The High Court judge who investigated the Siteserv affair has delivered his final report on the disputed transaction to Taoiseach Micheál Martin.
In a statement last evening responding to questions, the Government said Mr Justice Brian Cregan gave his report to the Taoiseach on Friday, July 29th.
No party has sought to challenge the Siteserv findings in the High Court and the judge had signaled that he would finalize the report by August 8th.
“The report has been referred to the Attorney General for consideration, as required by the Commissions of Investigation Act, as to whether publication would prejudice any criminal proceedings in progress or pending,” the Government said.
“Upon receipt of the advice of the Attorney General, the Taoiseach will arrange to publish the report and lay it before the Oireachtas as soon as possible.”
The judge’s report comes seven years after a Commission of Inquiry was established to investigate the 2012 sale of building services group Siteserv to a company controlled by businessman Denis O’Brien. The €45 million sale came as the State-owned Irish Bank Resolution Corporation — the former Anglo Irish Bank — wrote off €119 million of the €150 million that Siteserv owed.
When the judge circulated draft conclusions to witnesses in May, he said the sale was based on “misleading and incomplete information” that Siteserv provided to IBRC.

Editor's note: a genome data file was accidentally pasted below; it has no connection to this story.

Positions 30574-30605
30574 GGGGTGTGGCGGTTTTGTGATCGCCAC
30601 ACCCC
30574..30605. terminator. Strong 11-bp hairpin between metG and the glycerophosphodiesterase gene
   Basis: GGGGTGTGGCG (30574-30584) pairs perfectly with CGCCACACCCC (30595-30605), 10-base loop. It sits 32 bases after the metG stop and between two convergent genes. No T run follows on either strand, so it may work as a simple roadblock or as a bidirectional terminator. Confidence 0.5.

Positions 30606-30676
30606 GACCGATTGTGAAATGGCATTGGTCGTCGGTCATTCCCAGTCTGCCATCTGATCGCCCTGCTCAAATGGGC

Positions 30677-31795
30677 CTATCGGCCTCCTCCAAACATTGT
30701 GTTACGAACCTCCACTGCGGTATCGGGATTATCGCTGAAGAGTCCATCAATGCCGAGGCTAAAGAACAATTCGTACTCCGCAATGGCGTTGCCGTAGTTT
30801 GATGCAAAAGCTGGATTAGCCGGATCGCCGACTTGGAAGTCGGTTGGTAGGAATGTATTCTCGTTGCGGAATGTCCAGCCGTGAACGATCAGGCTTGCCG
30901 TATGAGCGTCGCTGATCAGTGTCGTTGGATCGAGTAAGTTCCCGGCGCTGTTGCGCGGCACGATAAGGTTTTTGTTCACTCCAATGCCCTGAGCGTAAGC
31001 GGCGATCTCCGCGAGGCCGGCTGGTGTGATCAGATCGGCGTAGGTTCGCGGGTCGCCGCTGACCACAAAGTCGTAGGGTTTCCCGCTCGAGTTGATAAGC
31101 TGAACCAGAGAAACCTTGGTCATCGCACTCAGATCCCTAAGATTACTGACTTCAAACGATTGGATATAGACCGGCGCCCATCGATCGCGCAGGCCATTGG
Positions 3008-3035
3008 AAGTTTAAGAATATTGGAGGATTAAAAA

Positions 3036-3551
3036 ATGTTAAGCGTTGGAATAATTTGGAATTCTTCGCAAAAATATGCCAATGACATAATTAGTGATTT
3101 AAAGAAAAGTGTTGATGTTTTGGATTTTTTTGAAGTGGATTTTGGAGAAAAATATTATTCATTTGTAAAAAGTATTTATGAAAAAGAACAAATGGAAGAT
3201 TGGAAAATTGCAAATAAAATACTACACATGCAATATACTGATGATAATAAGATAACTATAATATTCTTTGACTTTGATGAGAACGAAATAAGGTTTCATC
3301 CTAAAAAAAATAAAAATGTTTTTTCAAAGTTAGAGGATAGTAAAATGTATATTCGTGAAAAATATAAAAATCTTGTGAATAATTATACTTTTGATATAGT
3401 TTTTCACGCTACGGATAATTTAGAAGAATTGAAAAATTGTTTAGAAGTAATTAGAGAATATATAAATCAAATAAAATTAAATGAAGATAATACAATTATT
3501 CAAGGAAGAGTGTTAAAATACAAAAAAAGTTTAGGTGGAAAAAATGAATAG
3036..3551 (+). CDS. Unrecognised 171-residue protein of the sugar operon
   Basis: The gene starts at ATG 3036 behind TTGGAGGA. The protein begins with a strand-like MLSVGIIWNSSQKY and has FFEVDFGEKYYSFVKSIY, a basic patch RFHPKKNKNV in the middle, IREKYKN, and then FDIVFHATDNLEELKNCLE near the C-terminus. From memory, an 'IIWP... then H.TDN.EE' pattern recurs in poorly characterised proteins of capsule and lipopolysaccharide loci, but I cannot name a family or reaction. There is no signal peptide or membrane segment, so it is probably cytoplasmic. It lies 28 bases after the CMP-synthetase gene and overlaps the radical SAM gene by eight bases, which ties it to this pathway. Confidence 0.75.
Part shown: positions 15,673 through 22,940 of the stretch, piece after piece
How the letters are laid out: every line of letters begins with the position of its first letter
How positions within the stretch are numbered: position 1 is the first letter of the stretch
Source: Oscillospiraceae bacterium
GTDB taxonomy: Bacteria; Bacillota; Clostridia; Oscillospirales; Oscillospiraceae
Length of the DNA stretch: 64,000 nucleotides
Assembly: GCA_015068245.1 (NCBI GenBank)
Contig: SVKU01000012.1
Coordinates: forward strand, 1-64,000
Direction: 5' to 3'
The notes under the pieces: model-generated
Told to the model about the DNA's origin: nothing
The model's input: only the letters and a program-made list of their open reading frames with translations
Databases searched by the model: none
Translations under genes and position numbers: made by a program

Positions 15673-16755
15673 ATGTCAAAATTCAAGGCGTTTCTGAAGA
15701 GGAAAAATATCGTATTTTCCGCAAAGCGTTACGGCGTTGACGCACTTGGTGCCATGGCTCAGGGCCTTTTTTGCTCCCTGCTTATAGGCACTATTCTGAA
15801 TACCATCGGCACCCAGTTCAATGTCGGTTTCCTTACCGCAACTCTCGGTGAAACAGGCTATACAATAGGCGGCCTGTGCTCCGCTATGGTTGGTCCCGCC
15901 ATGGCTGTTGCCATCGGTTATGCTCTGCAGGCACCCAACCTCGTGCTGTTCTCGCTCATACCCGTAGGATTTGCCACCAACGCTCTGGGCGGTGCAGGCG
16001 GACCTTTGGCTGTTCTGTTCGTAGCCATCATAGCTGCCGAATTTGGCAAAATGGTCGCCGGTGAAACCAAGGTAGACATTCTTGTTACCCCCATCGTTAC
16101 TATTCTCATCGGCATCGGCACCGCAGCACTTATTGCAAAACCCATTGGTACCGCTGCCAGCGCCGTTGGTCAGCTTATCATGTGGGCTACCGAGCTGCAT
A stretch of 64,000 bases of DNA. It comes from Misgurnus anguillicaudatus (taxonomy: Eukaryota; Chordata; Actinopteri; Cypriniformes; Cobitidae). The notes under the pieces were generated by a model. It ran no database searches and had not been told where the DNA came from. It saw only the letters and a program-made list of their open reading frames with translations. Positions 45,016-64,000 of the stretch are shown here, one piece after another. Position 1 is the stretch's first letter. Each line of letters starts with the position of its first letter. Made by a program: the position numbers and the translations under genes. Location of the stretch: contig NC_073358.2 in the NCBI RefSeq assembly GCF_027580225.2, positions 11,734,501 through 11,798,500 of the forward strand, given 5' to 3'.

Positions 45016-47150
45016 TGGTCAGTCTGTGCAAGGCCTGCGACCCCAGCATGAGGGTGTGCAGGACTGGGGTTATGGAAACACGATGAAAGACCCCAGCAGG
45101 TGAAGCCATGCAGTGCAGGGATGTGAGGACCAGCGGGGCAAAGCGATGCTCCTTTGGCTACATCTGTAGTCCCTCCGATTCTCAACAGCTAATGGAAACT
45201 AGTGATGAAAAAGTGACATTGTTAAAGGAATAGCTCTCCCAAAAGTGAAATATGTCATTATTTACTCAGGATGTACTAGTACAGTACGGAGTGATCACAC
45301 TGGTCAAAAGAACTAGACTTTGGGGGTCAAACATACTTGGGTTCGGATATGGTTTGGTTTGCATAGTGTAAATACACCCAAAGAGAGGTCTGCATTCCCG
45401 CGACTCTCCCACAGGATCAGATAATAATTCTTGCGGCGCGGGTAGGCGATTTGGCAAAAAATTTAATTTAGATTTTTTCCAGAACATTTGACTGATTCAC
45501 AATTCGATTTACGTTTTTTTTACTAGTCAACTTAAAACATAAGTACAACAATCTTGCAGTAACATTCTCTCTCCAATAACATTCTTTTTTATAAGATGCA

He also criticized a process “below the surface” in which certain events occurred during the sale without IBRC’s knowledge. In addition, he said the transaction was “not concluded in a manner that was reasonable from the perspective of the bank”.
The Government has already extended until the end of October the time frame of a commission that was established in June 2015 after political controversy over the deal.
In its reply to questions, Government said the commission “proposes to deal with cost applications” in the period to October and “report on the investigation of the other transactions”.
Siteserv was but the first of 38 separate transactions that were in focus when the inquiry was established, deals involving an aggregate €1.88 billion write-off from IBRC.
However, there is little political appetite to prolong the investigation. In 2020 interim report, the judge acknowledged “significant, if not insurmountable, difficulties” in relation to discovery and witness statements linked to 28 borrowers incorporated or resident outside the State.